Only have time to reply to one post right now; I'll start with this one.
The example of charging a dime to pick a kid's stuff off the floor for them: I could have told you that would not work
Allright, allright. DoubleDOwn, since your first post in this thread, you've grown on me. Even though you started right out with an insult ("absolutely no way a SAHM does not have time to maintain an orderly household with 3 kids") that took no account of all the possible challenges that I (or any other SAHM or any other mom or dad for that matter) could be facing, I didn't write you off completely. You are right on with what you're saying about my stupid dime idea, and starting today I'm doubling my efforts to ensure there is one toy or project (per kid) out at a time. Doing this with a one-year-old in the mix, who considers it his job to take things off shelves and shove things off tables and dump Legos all over the floor and divert my attention from what the other boys are doing, does present a bit more of a challenge, and to be fair to the older two I need to figure out how to keep track of who got out what---as well as work with the baby on picking up after himself.
HOWEVER: would you mind easing up on the discouraging remarks? I love your ideas, as well as a lot of the other ones being shared here. But do ya HAVE to accompany your advice with "I could have told you that wouldn't work," "you should be able to do this, no problem" etc.? Does belittling someone who is obviously NOT spending her days chatting on the phone and watching Dr. Phil really accomplish anything?
(ok...and now to continue with our regularly scheduled programming)
and the lesson you unwittingly taught them is Mom will pick up after you for the right price.
I really do think you're right here.
There is NO connection you have set up for a child to build on to gain responsibility. The logical consequence of a kid not picking their things up is they can't get anything else out to play with, or do anything else until the item is picked up.
I'm not completely convinced that there's absolutely NO connection, but I can agree that the connection might be weak. The logical consequence...again, I'm not totally sure; I think that the logical consequence, really, is that things get lost and people get hurt because they trip over stuff. However, I do think that not getting anything else out till the prior thing picked up is a reasonable consequence. I can work with that.
Ten cents to a small child is meaningless.
Heh. You have not met my kids. :)
Or at the age it does become meaningful, they just might decide to pay that fee to watch you clean up after them.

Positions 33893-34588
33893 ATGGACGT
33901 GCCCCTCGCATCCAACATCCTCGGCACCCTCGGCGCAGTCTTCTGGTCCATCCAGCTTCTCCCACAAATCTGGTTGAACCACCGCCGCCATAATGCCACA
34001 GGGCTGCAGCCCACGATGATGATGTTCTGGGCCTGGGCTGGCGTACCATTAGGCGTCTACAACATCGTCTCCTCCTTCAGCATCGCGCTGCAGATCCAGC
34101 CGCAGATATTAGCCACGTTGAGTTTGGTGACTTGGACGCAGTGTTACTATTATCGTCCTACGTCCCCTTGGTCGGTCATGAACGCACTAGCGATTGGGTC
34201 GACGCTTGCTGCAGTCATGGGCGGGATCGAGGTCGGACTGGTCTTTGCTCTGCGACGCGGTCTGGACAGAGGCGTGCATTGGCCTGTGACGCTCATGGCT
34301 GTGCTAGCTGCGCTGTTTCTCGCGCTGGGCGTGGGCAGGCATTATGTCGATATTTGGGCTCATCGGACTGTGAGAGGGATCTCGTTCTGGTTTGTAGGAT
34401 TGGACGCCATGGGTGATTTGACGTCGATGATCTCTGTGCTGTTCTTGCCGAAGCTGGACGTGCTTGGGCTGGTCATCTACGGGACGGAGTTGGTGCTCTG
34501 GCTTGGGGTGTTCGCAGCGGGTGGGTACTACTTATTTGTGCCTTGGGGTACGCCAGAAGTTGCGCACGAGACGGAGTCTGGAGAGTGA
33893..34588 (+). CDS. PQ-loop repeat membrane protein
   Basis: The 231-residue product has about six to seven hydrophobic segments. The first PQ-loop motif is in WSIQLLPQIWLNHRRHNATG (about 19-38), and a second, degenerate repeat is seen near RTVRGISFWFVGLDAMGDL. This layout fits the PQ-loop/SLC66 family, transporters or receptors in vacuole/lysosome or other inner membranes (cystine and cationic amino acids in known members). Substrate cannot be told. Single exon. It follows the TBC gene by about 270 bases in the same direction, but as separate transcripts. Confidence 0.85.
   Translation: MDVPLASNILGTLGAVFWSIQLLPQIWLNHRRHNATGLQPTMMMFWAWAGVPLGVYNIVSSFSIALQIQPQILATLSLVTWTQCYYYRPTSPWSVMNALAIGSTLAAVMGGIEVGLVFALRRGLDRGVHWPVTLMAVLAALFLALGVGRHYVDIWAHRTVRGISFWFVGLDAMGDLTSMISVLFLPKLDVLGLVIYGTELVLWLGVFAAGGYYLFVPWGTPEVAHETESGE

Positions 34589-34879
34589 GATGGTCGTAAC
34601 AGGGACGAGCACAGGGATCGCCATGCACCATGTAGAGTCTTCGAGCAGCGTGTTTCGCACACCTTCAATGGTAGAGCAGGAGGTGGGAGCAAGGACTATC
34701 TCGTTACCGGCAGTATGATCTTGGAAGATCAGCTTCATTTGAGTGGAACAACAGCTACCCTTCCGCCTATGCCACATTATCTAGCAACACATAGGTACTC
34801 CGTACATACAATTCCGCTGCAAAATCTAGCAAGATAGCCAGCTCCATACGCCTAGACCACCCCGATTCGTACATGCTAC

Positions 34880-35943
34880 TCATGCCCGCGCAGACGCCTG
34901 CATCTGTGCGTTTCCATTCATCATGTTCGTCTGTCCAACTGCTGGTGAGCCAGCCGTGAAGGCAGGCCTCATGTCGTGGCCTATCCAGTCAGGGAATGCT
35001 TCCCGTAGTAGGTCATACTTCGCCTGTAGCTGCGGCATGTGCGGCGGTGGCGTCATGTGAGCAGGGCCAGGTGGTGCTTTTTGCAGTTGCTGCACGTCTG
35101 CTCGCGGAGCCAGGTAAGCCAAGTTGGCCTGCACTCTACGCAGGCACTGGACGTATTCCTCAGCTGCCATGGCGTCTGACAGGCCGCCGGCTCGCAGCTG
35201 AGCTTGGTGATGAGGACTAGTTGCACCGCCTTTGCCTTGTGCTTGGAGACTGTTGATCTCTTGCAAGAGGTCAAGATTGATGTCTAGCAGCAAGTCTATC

Yeah, that is definitely not a direction I want to go.
These kinds of lessons day in and day out will almost certainly translate into lazy, entitled, and irresponsible teens and adults (typically associated with delinquency, drug use, hanging with the wrong crowd, etc.).
Wow...I think I'd better go search their backpacks now!
Getting to play with a toy matters to kids though, so having that limited until they pick up their other stuff will instill in them that their behavior has consequences. That kind of lesson day in and day out will translate into responsible teens and adults, even when "no one is looking."
Yep. I'm 100% on board with you there.
Or asking about making oatmeal -- assuming that was a rhetorical question by you, then when the kid answers "No I don't want to", the next statement is a clear choice with limits: "Well you can either help make oatmeal, or you won't eat. Which do you choose?" If they choose not to make the oatmeal, that's it, the consequence (not eating) is realized, and the matter is resolved until the next meal time, period. You can be pretty certain their hunger will change their approach for the next meal time. They learned a valuable lesson that their actions have real, understandable consequences, and it becomes part of their character.
Yeah I know, I really did goof on that oatmeal day. I hadn't decided, before I asked the question, where I was going with it. I really didn't intend to require him to do it on that particular morning; I didn't think I would have to because I thought he would want to do it. Since I didn't set it up as a choice between making it or going hungry from the getgo, I didn't feel like I could switch tactics with him midstream. So in that case, I just let it go. But in the past week I have had much better success with getting my guys to do stuff---so see, we're getting better. :)
And that's all I can say tonight. Thanks again, all.